Although most species are predominantly seed-eating all take some invertebrate food at times. For example, when they are feeding young birds animal protein seems to be essential. In natural habitats, the availability of seeds may be severely limited—for instance in desert conditions —and so birds may only be found singly or in pairs. However, where there has been a particularly productive set of seeds, for instance immediately after the rains in a normally arid area or where crops are being cultivated, flocks of dozens or even hundreds of larks may be found. These will normally be of a single species, but flocks of mixed species are not uncommon.

Many species that are highly territorial and defend their territories and advertise their mates, by singing in flight. Many songs are very pleasing to men. Examples the skylark, woodlark, Bifacial, and Calendar larks. The latter regular: 7sings from the ground and has often bee7kept as a songbird in the MediterraneaT.region. Recognition and warning calls are also pleasing and more elaborate than thar_those found in some other groups.

In many areas, the breeding season of larks is strongly related to rainy seasons breeding starts in time for the young to be the nest as the weed seed stocks reach their peak. In such circumstances, only a single brood may be raised but temperate species often raise two and even three Almost all species nest on the ground, sometimes in the open but usually at least partly concealed in some vegetation. A few species. Mostly from the hottest desert areas, build nests just off the ground in hushes where the circulation of the air may cool the nes’.slightly.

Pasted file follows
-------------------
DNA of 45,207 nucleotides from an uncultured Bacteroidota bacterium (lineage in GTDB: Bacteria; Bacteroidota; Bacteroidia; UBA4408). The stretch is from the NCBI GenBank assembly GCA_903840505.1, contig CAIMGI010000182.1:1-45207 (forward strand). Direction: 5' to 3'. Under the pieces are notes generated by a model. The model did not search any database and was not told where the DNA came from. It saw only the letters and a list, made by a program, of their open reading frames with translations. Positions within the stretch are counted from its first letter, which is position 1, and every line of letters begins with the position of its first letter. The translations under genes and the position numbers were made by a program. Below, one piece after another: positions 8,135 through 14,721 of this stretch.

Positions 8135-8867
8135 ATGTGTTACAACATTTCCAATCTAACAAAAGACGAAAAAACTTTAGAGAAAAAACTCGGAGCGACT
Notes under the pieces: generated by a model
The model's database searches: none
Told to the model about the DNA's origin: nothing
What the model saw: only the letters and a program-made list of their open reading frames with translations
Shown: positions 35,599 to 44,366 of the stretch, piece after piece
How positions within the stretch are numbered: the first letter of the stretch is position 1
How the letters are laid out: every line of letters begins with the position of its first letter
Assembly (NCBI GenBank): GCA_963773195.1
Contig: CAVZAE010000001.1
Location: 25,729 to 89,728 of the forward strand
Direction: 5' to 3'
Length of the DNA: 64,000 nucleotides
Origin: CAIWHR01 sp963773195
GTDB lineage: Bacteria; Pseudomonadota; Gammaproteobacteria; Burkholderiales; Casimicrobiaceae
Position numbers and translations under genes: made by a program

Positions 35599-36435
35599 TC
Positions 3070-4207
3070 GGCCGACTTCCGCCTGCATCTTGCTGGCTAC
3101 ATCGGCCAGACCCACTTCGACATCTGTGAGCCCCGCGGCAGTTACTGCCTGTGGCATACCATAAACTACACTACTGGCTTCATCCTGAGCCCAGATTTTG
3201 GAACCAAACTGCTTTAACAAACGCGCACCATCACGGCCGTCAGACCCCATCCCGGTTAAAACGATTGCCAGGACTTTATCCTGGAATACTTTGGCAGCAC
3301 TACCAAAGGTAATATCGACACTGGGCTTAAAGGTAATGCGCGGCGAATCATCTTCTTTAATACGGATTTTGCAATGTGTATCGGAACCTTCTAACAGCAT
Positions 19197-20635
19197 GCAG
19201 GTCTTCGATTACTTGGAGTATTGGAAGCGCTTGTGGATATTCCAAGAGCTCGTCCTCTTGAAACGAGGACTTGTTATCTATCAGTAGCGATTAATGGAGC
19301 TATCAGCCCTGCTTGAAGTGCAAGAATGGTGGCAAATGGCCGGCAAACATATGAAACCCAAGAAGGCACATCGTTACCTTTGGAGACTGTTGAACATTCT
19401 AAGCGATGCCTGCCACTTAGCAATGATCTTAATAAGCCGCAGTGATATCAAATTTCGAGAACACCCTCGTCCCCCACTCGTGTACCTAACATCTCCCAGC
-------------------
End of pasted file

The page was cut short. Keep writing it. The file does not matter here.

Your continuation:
Some incubating birds have been observed spending long periods on the nests standing up and shading the eggs from the sun at its height. Clutch sizes are often lowing very hot and dry areas—Fischer’s finch-lark generally has a clutch of two and nests in equatorial East Africa. Other temperate species regularly lay four, five, or even six eggs—for example, the skylark and Crested larks breeding in Europe. Several desert-dwelling species have been described as building a buttress of stones below the lower edge of their nest which is generally built on a slope. This has been postulated as a method of allowing the nest to drain quickly in the event of a flash flood.